Because development won't keep quiet

Thinking about Gateways

It’s been a little while since I thought much about my illustrious IM Gateway plugin for Openfire. My previous job kept me a tad too busy with other things for me to really have time for it, or be interested in spending my free time on it. Now, let me prefix this by saying I don’t have a lot of free time right now, and I may not for a while. That said, I had some time to step back and look at the IM Gateway plugin and think about some possibilities.

So first off, I don’t really know the state of the Py*t transports. Last I heard there was no one maintaining them really anymore. That is a shame as I was hoping to see them flourish outside my involvement. If that’s not true, then I certainly apologize — just know it’s because I haven’t kept up well. Regardless, I found that I prefer Java to Python for the most part anyway. So would I take those projects back if they were offered to me? Probably not to be frank.

But the IM Gateway plugin — The fact that it only works with Openfire I feel is a disservice to other server implementations, but overall it’s a very cool implementation that tackled some issues with external implementations. But if you need to restart the IM Gateway plugin, you have to take the server with it. Java seems to have a habit of being very plugin-able friendly but then easy to break things with it’s container. I’m seeing that with an application server I’m working with — it’s not hard for an app to break the application server.

So I began thinking about what core things the IM Gateway plugin does that the Pys did not. Primarily it revolves around direct internal access to user’s rosters so that things could trivially be kept in sync. Things being, nicknames, groups, actual rosters, etc. So pulling back I’m wondering how feasible it would be to do something like this:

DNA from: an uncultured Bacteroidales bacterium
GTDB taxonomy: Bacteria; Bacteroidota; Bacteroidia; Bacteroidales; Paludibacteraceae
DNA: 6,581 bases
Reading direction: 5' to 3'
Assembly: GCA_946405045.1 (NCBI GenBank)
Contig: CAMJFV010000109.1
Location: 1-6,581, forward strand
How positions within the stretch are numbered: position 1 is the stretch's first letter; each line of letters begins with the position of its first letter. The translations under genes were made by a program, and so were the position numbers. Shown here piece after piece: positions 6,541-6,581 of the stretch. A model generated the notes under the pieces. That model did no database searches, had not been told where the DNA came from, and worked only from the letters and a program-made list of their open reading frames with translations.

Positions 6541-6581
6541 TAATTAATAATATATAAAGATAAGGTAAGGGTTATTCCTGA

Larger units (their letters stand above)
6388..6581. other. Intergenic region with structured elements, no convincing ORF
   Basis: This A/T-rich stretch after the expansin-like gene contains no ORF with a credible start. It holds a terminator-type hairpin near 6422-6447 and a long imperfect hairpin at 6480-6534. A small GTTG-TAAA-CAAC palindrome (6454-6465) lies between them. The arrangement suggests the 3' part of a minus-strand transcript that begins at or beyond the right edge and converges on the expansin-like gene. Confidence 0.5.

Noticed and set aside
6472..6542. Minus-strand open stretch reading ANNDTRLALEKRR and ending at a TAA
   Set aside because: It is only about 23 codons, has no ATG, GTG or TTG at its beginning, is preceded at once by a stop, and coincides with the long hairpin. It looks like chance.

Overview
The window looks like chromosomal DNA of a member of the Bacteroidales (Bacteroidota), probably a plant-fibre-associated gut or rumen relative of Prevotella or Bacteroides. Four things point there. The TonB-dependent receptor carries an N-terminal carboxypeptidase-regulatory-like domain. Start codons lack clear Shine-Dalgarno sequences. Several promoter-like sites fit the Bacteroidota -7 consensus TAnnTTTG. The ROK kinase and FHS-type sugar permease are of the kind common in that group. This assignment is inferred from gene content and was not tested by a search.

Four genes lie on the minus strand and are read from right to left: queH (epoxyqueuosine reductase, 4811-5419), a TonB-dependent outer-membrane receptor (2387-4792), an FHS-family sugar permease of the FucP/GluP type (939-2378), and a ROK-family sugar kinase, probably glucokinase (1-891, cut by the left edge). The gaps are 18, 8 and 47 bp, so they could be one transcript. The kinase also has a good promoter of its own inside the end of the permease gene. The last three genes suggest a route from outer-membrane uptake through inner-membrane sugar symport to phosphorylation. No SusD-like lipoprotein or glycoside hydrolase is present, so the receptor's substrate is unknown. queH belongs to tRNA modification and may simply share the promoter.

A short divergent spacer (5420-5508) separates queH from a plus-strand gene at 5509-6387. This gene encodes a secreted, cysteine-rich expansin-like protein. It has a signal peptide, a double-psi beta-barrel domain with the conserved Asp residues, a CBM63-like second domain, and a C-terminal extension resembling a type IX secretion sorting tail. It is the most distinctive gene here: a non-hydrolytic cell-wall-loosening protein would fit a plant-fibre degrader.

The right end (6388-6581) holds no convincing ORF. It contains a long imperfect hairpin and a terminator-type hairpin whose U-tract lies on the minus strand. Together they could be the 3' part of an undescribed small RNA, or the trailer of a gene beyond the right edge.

1. Strip away the ties of the IM Gateway plugin to Openfire and make the implementation standalone
2. Take that stripped away part and turn it into a small “helper” plugin that works with the external gateway implementation to accomplish the same goals
3. Similarly, write a small “helper” plugin for ejabberd that does the same thing
4. What about other servers I don’t have interest/time to write helper plugins for? Well then the transports would act like any other external transport.

How would these helper plugins do their jobs? Well somehow they’d have to have open communication back and forth with the actual transports to manage rosters, maybe even intercept packets and munge them a bit. A little ugly but hey.

As you can probably tell, over the years I have never come up with some solution that could be formed into an XEP for all of this. At some level I continue to help that I’ll see the light through my experiments here, but I’m not holding my breath. In the meantime I’d like to see solid transports that work for everyone. Writing an ejabberd plugin would give me a real reason to learn erlang and really see what it can do.